Here are the top reasons why Bitcoin prices have dipped below $9000 now
Once again, Bitcoin prices are making headlines.
Unlike the rhetoric last year, this year, Bitcoins are largely being called out for their falling prices.
Starting the year at a price of $13,860.14 according to research site CoinDesk, the price of one Bitcoin as of Friday was at $8,293.64, a drop of $758.94 over 24 hours.
To give a perspective, Bitcoin prices have fallen by approximately 38 percent since the start of this year.
And this fall is a big hit for Bitcoin enthusiasts, who were hoping that very soon, Bitcoins would be a part of the mainstream economy.
And, not just Bitcoin, other cryptocurrencies that rapidly gained popularity over the course of the year, are also in the red now.
At the time of publishing this article, the price of Ethereum had fallen 21.6 percent, while that of Ripple had declined 31.17 percent over 24 hours.
So what could potentially be the reasons for the fall in prices of Bitcoins? Here are some:
The curious case of Bitfinex and Tether
Experts think this may be the trigger point for the fall in prices of Bitcoin. A widely-used exchange called Bitfinex seems to be under fire for artificially hyping prices of Bitcoins. According to Bloomberg, Bitfinex was also subpoenaed by US regulator Commodity Futures Trading Commission.
Bitfinex has issued the virtual currency Tether, which is backed by the traditional US dollar (one Tether is worth one US dollar).
However, it has been noticed that hundreds of millions of dollars worth of new Tether have been created every time the prices of other virtual currencies have been taking a downslide. Further, the New York Times reports that Tether was used on the Bitfinex exchange to make big purchases of Bitcoin and other tokens, which helped push prices up.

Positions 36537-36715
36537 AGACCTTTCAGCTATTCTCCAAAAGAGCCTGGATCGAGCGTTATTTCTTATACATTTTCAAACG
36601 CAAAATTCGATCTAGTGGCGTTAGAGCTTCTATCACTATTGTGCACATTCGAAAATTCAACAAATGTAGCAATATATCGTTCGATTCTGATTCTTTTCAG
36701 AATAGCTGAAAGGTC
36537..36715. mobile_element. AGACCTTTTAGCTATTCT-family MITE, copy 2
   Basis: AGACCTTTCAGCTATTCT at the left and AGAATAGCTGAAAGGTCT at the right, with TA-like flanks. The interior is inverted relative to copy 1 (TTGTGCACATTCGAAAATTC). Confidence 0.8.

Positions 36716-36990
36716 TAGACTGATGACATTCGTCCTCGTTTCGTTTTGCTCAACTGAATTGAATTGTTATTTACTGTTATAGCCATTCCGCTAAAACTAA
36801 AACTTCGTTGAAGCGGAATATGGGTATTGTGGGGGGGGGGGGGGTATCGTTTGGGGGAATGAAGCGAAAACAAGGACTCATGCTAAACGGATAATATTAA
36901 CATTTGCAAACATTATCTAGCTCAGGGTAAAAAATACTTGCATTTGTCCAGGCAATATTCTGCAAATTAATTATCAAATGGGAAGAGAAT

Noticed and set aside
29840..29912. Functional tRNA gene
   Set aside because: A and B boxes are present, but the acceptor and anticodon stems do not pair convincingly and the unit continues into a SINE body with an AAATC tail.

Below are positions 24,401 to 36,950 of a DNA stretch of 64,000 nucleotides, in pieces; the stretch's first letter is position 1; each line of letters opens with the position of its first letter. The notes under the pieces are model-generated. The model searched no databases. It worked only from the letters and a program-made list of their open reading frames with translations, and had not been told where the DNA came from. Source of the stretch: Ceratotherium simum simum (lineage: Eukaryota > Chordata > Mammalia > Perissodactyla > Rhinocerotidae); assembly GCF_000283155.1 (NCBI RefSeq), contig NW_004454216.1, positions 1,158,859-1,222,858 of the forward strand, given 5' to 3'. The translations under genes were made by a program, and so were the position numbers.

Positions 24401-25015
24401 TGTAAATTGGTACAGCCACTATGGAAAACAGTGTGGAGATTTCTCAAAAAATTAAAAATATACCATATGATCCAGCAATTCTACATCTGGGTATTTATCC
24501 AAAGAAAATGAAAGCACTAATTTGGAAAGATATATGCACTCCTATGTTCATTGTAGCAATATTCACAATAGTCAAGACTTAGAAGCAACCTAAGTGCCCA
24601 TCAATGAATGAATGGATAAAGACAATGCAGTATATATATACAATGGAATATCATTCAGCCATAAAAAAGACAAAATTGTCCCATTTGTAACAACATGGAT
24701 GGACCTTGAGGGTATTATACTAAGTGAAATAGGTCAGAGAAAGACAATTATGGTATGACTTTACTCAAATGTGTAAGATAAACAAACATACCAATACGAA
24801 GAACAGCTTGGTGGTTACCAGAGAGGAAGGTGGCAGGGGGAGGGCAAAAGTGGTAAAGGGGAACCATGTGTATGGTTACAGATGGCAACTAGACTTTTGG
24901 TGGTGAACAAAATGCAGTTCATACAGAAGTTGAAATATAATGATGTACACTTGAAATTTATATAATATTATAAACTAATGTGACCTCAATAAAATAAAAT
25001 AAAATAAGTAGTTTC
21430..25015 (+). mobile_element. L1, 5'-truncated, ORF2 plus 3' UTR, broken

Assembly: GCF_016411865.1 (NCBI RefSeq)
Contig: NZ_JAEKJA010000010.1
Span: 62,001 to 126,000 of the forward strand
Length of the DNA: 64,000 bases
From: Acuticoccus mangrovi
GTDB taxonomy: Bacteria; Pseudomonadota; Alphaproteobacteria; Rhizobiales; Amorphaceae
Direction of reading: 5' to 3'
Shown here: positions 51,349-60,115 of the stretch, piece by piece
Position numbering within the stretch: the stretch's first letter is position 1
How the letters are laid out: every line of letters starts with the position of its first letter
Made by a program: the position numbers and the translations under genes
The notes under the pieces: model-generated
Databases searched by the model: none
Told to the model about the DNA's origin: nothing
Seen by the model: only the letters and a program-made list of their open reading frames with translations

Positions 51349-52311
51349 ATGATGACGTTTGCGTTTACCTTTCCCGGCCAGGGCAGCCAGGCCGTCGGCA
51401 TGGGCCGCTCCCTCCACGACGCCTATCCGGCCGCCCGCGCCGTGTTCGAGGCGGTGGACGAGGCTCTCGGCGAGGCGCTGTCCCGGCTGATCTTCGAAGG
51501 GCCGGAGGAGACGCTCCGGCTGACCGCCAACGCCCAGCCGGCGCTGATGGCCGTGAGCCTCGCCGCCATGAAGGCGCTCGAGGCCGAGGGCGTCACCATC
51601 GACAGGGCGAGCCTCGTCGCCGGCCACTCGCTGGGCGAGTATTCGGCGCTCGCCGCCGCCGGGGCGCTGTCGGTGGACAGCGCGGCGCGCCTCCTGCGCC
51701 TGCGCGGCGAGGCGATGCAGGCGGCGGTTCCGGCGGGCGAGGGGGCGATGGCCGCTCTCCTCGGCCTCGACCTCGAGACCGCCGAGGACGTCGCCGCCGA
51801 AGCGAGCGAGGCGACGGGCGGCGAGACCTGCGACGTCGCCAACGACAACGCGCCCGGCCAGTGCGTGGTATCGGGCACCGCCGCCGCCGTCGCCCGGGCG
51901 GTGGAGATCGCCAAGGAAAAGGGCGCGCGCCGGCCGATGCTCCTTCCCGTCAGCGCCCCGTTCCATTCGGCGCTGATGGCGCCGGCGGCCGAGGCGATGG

Further, other media reports state the CFTC probe also causes worries that Tether may not actually be backed by the dollar as Bitfinex provides little evidence of the relationship.
So the inference is that Bitfinex might have created Tether to artificially hike prices of Bitcoins.
India joins the panic
In the past, multiple economies around the world have taken a strong outlook towards the cryptocurency market.
Last month, the French and German governments sought to take control of the cryptocurrency mania by clamping down on trading cryptos and creating new regulations for the same. Even South Korea was looking to take measures on the high octane cryptocurrency trading.
In an earlier interaction, Indian crypto exchange founders stated that looking at these clampdowns, there seems to be a sense of panic globally around the cryptocurrency.
And a new entry to these clampdowns is India. Finance Minister Arun Jaitley, while presenting the country’s annual Budget for 2018, said the Government does not consider crypto-currencies legal tender or coin, and will take all measures to eliminate use of these crypto-assets in financing illegitimate activities or as part of the payment system.
Reacting to this, Indian crypto exchange founders predict that this will cause fear and uncertainty in the minds of Indian investors and lead to a lot of them selling their crypto assets.
Facebook bans cryptocurrency and ICO advertisements
Earlier this week, in a move to bring more transparency on its platform, Facebook banned all advertisements which promote cryptocurrencies calling it, “financial products and services frequently associated with misleading or deceptive promotional practices.”
This has, in turn, had a cascading effect on the prices of the cryptocurrency.
However, Facebook isn’t one of the behemoths dropping the crypto dream. In the last week of January, global payments player, Stripe announced that it was putting an end to the product that enabled retailers to accept bitcoin as payment.
During the announcement, Stripe product manager Tom Karlo wrote "Empirically, there are fewer and fewer use cases for which accepting or paying with Bitcoin makes sense."
It has been said that in December the cost of mining one Bitcoin increased, pushing up the transacting cost of a Bitcoin.